"The cynic knows the price of everything and the value of nothing." -- Oscar Wilde

As anyone who has invested in the share market knows, a small drop in price does not suddenly make a share "value". People will soon realise the old share market adage "Dont try to catch a falling knife" applies equally to the property market.

Well, it's all relative. To me personally 'VALUE' = an estimated monetary worth of something. In Auckland an average house price is worth 1mil, because that's what someone will pay for it even though it is 10 times the average local salary. In other pats of the world an average dwelling costs up to 36 times the local salary and houses are still being bought. In London it's 12-17 times higher then the local average wage and is expected to increase about 11% in the next 4 years. So it's all relative. It's interesting to observe this around the world.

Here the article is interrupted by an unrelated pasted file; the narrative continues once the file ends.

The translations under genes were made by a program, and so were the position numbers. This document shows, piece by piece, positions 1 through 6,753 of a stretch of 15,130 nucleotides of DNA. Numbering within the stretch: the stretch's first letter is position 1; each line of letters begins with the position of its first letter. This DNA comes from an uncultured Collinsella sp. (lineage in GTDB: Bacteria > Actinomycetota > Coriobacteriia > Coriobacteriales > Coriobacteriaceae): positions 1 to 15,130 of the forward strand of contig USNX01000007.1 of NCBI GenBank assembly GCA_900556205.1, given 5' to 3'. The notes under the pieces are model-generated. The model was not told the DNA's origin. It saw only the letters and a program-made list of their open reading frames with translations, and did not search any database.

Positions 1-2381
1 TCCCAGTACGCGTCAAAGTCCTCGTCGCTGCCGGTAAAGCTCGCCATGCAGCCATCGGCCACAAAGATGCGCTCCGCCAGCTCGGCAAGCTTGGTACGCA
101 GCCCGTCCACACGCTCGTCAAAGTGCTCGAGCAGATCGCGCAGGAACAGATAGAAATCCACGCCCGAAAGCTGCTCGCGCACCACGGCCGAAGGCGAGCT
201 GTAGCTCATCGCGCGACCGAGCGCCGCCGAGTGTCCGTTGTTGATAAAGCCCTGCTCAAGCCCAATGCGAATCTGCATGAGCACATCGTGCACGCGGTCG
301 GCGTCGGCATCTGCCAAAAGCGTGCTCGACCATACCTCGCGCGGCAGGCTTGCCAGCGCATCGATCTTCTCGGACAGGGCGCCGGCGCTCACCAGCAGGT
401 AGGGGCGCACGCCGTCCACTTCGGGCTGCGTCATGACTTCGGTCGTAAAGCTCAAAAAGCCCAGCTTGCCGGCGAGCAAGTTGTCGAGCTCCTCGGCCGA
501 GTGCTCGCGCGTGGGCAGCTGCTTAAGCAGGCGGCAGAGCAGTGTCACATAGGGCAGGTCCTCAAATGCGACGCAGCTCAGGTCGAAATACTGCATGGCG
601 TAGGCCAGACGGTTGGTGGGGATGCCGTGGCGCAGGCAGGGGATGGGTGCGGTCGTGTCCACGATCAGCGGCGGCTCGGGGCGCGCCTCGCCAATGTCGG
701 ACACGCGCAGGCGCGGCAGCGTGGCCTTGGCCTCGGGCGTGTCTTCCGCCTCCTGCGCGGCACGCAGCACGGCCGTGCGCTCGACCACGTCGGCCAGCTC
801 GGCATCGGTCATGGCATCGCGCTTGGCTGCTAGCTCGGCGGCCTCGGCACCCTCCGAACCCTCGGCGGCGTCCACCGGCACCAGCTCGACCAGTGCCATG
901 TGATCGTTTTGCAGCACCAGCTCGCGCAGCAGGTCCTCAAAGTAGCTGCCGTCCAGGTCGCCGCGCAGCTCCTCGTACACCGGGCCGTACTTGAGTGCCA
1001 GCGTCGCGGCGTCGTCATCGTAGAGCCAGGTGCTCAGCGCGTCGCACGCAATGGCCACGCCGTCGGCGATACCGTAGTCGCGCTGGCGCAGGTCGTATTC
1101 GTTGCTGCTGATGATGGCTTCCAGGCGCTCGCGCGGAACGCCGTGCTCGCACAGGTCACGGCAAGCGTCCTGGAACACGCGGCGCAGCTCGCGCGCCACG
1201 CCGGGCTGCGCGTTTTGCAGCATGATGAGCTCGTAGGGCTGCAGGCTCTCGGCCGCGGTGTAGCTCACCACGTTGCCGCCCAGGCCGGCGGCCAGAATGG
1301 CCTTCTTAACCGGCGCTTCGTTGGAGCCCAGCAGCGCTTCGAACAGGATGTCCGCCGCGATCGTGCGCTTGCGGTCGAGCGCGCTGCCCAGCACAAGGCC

So who amongst us who couldn't afford to buy yesterday,can afford to buy today.

Government's are largely impotent when it comes to regulating property markets.

Over time, property markets tend to determine their own price levels, largely (but not completely) irrespective of government policies/regulations.

It's a bit like building seawalls: they can have some useful effect in the short term - but in the longer term nature inevitably has its own way.

Those people who spend their time suggesting that governments should intervene in "this, that and every other way" should find themselves another hobby. Like governments themselves, these people seldom achieve too much......

I think you may have missed some of NZ's and Germany's history though.

Although I'm definitely not disagreeing that our current flaccid government is completely impotent.

Has anyone switched the QV chart show percentage change " year on year " that shows a considerable drop off.

See it all depends on how you interpret the data. I find this article give a more accurate view:-

Annual value growth has now dropped to below 10% - both nationally and in Auckland, according to the latest QV House Price Index.

“Sales volumes are lower than they were this time last year, particularly in Auckland, and its possible market activity may now remain more subdued until after the election.”